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NAACP sues DeVos over CARES Act aid rule change that would give more money to private schools

The NAACP is suing Education Secretary Betsy DeVosElizabeth (Betsy) Dee DeVosHouse committee subpoenas Education Department staff over for-profit colleges DeVos says it isn't Department of Education's job to track schools' coronavirus reopening plans Judge calls Devos student loan forgiveness process 'disturbingly Kafkaesque' MORE over a pending rule change to CARES Act funding that would require the country's public school districts to give private schools more relief aid provided by the multitrillion-dollar coronavirus stimulus package.

The complaint, which was filed in federal court in Washington, D.C., on Wednesday, alleges that DeVos illegally changed the parameters under which the $13.2 billion Congress allocated for the nation's schools is distributed. The money is part of a larger fund known as the Education Stabilization Fund that was created when President TrumpDonald John TrumpGiuliani goes off on Fox Business host after she compares him to Christopher Steele Trump looks to shore up support in Nebraska NYT: Trump had 7 million in debt mostly tied to Chicago project forgiven MORE signed the CARES Act into law in late March.

Lawmakers structured the disbursement system for the funds in same way federal funding is annually awarded to school districts meant to help low-income students. This type of funding is known at Title I funding.

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Part of federal education law mandates that when a school district receives federal funding for its poorest students, it is required to fund "equitable services,” such as transportation and tutoring, for low-income students who attend private schools within the district.

For example, if 10 percent of a school district's low-income students attend private schools, then 10 percent of the district's Title I funding must go to provide "equitable services" to those students.

However, DeVos, a staunch champion of private schools, sought to change the rule. Instead of funding based on how many low-income students private schools have, the secretary changed the rule to base amount of funds off of the total percentage of students in the district that private schools educate, regardless of their income level.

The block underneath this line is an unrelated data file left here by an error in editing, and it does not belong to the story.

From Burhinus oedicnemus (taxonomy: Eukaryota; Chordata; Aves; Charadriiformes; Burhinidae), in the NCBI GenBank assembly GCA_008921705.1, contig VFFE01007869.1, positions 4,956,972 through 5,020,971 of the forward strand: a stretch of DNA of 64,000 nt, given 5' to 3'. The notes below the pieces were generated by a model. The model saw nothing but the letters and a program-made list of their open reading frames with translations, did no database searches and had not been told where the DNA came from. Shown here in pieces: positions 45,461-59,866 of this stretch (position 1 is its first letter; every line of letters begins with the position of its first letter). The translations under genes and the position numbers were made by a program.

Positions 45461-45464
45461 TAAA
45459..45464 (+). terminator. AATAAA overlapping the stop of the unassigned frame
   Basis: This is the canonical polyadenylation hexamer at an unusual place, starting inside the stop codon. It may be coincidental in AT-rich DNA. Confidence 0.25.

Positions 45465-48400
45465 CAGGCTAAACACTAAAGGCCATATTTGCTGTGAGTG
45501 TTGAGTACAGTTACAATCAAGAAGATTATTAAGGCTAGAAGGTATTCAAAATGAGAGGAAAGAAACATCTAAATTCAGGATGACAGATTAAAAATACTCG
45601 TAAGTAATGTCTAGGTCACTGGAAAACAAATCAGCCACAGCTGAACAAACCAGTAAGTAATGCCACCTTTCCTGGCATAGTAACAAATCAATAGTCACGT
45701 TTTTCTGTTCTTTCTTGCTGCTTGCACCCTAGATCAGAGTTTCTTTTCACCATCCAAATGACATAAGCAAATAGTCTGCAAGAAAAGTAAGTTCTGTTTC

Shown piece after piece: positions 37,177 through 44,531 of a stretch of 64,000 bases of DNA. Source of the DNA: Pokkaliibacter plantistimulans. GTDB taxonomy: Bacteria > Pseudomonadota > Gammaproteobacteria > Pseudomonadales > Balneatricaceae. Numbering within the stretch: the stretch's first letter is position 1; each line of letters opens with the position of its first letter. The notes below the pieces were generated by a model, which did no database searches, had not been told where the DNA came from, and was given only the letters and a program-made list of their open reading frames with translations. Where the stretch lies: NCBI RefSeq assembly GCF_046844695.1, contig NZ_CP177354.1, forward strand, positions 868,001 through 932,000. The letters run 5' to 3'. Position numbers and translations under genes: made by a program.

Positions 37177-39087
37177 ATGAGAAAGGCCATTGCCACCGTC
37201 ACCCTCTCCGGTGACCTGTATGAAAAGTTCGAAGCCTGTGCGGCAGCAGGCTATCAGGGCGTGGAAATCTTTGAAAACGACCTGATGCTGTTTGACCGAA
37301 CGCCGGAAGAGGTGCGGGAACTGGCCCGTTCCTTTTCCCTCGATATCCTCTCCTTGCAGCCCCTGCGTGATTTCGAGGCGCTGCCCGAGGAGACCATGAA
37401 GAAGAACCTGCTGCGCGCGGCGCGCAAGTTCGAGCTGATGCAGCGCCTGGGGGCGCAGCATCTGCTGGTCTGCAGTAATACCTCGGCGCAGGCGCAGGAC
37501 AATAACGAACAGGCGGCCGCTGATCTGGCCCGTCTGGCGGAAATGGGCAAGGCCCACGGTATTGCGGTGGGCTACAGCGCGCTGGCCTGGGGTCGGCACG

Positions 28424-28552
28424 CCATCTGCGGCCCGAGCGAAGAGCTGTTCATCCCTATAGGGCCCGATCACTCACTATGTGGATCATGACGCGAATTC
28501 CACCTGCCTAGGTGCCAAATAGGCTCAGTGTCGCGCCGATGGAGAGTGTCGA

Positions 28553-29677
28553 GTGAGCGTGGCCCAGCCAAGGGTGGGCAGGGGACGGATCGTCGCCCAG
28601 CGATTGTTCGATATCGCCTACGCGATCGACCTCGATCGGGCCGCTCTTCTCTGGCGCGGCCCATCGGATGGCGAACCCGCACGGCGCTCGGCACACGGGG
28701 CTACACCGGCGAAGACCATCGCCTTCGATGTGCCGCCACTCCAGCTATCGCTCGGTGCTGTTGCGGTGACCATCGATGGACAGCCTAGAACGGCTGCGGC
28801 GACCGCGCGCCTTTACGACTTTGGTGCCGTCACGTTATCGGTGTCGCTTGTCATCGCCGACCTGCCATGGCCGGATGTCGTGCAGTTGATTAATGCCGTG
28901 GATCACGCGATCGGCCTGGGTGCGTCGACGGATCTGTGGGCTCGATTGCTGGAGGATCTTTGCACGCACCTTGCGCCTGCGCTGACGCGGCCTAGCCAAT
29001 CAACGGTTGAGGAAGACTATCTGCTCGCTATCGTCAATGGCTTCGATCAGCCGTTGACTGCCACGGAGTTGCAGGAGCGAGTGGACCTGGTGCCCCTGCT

In a guidance about the "interim final rule," which took effect July 1, the department said, "The pandemic has harmed all our Nation's students by disrupting their education. Nothing in the CARES Act suggests Congress intended to differentiate between students based upon the public or non-public nature of their school with respect to eligibility for relief."

The NAACP's lawsuit lambasts the rule in the lawsuit, saying that it "is as immoral as it is illegal."

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"You literally accelerate robbing from the poor to benefit the rich," Derrick Johnson, NAACP national president and CEO, told ABC News.

He added: "She's trying to increase allocation disproportionately for private schools over public schools in the midst of the debate over whether or not schools should reopen. It's horrific what she's doing. What will happen is you further take money away from children who are financially in need to benefit high-wealth children."

School officials across the country have also pushed back against the rule change since it was announced at the end of April. 

The Council of Chief State School Officers said in a May 5 letter to DeVos that under her rule change, nonpublic schools in Louisiana would receive "at least 267% more funding under the Department's suggested approach than they would if [U.S. Education Department] were to interpret equitable services as required under CARES."

Jennifer McCormick (R), Indiana's superintendent of public instruction, signaled in a May 12 tweet that the state wouldn't follow DeVos's rule change.

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"IN will distribute funds according to Congressional intent and a plain reading of the law," she said. "I will not play political agenda games with COVID relief funds. Our most at-risk students depend on this commitment."

The Hill has reached out to the Education Department and the NAACP.